Houlihan Lokey Inc., a Century City investment bank that’s become a go-to adviser on middle-market deals, plans to list its shares on the biggest stage, making it the latest boutique finance firm to explore a public listing amid a hot M&A market.
According to a July 10 filing with the Securities and Exchange Commission, Houlihan plans to trade on the New York Stock Exchange under the symbol “HLI” in an offering that could value the company at nearly $2 billion – and give longtime Houlihan executives a nice cash-out.
Senior executives and Houlihan’s majority owner, an affiliate of Japan’s Orix Corp., will be selling shares. Orix owns slightly more than half of Houlihan, having acquired the stake for about $500 million in 2006.
Despite the size of Orix’s stake, it likely isn’t the main driver behind the planned IPO, said Natsumu Tsujino, an analyst who covers Orix for JP Morgan Securities Japan Co. in Tokyo. Rather, she believes the push for a public offering came from Houlihan employees who want to cash out.
“This company is owned a lot by the current management and management is not going to keep on doing business for years,” Tsujino said. “They need a great exit from their position. But I expect Orix will own more than 50 percent for some time.”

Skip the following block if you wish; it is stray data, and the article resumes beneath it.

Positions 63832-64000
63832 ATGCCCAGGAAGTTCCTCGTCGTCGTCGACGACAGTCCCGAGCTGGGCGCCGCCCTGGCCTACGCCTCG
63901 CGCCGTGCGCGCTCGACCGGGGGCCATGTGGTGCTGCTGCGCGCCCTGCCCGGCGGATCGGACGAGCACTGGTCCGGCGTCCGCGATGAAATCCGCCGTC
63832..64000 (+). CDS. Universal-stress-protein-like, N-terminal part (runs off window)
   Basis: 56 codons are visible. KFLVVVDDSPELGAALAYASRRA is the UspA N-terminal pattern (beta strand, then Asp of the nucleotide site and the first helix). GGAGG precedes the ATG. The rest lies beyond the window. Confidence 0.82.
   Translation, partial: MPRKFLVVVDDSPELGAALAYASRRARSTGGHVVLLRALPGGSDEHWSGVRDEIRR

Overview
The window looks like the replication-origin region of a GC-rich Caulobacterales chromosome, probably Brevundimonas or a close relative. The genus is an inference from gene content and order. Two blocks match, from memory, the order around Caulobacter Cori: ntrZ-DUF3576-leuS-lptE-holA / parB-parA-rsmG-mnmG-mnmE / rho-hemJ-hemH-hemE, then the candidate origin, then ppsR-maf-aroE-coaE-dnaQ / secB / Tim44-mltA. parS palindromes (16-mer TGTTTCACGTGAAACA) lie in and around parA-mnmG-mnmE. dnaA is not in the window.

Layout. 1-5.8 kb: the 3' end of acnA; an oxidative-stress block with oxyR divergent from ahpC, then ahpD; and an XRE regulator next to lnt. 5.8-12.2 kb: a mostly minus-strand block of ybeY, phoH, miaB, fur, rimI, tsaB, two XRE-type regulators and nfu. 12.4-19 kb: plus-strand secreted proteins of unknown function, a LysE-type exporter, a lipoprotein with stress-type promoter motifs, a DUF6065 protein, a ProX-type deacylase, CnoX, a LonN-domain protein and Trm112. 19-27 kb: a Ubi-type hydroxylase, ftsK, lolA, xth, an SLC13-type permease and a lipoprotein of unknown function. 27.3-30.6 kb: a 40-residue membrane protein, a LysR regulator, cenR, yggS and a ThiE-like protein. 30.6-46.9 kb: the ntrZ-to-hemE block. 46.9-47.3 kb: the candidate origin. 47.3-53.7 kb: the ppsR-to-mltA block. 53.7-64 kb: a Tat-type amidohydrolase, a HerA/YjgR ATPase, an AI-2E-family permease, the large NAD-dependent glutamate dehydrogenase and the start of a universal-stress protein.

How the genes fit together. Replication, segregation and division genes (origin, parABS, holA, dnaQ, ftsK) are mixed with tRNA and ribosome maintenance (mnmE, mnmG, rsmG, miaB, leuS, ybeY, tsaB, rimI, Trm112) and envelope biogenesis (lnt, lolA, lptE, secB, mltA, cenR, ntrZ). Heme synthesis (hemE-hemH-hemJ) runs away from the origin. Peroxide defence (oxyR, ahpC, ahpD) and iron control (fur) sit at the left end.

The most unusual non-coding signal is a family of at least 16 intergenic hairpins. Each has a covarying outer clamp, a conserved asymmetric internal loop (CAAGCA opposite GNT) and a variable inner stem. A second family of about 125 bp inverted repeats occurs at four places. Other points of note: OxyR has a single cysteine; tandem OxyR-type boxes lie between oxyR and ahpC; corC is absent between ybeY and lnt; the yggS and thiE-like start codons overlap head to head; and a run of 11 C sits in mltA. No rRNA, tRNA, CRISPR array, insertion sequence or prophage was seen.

Houlihan was founded in Los Angeles in 1972 to provide financial advisory services to private businesses. It’s a homegrown firm with many longtime employees who are also native to the area, such as Chief Executive Scott Beiser. Beiser joined the firm in 1984 after earning a master’s degree at Cal State Northridge and never left, rising to co-chief executive in 2003 and claiming the top job for himself 10 years later.
The company has three named executive officers, all of whom are in their mid-50s and have been with the firm for more than a quarter-century: Beiser, 55; Executive Chairman Irwin Gold, 58; and Scott Adelson, 54, co-president and head of corporate finance.
While all three were paid between $2.5 million and $5 million in each of the last two years, those compensation packages hardly compete with what major Wall Street bankers take home. And with each of them having invested decades into the business – and plenty of other executives there with similarly long tours of duty – it’s natural for them to want to cash out at some point. That’s what Tsujino believes is the main motive for the IPO.
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